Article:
How Google and Bing searches compare

Bing vs. Google

A recent study has shown that Google may be falling short of Microsoft's search engine, Bing, when it comes to the helpfulness and relevance of their search results. The study looked at just how many searches made using the search engines actually resulted in a visit to one of the suggested websites. The findings were very interesting; around 80% of searches conducted on Bing resulted in the user visiting a link provided by the search engine. Meanwhile, over at Google, searchers made use of the links provided by only 67% of the searches.

This brand new research has been conducted by the web tracking firm, Experian Hitwise, who concluded that both search engines showed room for substantial improvement in terms of the number of search results that users actually go on to explore. Researchers at Experian Hitwise believe the high percentage of searches which did not lead to a website visit shows that both search engine services could stand to enhance the precision and usefulness of their results.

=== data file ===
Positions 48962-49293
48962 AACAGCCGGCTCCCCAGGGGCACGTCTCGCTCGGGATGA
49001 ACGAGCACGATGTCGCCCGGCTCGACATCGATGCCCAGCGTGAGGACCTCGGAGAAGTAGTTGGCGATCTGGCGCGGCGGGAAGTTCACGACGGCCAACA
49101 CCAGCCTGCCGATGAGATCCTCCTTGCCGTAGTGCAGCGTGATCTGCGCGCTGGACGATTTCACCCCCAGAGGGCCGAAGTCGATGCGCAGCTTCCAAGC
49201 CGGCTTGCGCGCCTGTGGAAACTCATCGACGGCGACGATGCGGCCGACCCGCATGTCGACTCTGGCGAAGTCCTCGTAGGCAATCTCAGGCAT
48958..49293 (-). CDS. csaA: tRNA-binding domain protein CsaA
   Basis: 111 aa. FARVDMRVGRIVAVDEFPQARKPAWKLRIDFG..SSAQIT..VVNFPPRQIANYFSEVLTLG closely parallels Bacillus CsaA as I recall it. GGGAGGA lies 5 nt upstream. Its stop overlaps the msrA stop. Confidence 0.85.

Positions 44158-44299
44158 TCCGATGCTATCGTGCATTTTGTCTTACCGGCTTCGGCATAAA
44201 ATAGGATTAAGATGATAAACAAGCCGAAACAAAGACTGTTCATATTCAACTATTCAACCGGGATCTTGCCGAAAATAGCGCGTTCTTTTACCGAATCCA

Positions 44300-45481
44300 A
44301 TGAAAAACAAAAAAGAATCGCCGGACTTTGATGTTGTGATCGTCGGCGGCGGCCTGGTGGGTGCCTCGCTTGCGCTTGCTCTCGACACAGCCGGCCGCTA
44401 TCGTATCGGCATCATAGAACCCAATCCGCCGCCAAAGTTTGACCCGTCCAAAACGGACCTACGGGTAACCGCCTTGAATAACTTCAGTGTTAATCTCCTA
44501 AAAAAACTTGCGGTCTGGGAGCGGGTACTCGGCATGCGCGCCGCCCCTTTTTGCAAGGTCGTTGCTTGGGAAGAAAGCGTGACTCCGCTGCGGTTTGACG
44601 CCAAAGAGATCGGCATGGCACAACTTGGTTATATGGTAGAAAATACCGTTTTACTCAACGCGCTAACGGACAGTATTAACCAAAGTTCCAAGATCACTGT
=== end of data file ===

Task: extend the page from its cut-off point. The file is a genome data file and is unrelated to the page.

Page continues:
The results of Experian Hitwise's study could suggest a number of things. While it is possible that Bing, and its related search sites, are simply more likely to come up with the link or answer that searchers are looking for, the results of the study could also mean that people using Bing and Google are using the two search engines in different ways and for different reasons. This may account for different patterns of use and may mean that the disparity between the two does not necessarily reflect badly on Google.

The comparative success of Bing over Google in this section of the search engine market, however, looks as if it could be mirrored by the state of the companies' respective market shares. In July, Google's US search market share dropped to 66.05%, a drop of 2%. Searches conducted through Bing on the other hand experienced a 1% increase, taking their share of the market to 28.05%. The most substantial growth, however, was recorded by the Bing-affiliated Yahoo, whose shares in the market ballooned by 4% to achieve a 15% share of the market. Interestingly, and perhaps relatedly, searches conducted on bing.com itself dropped by 2% to 13%.

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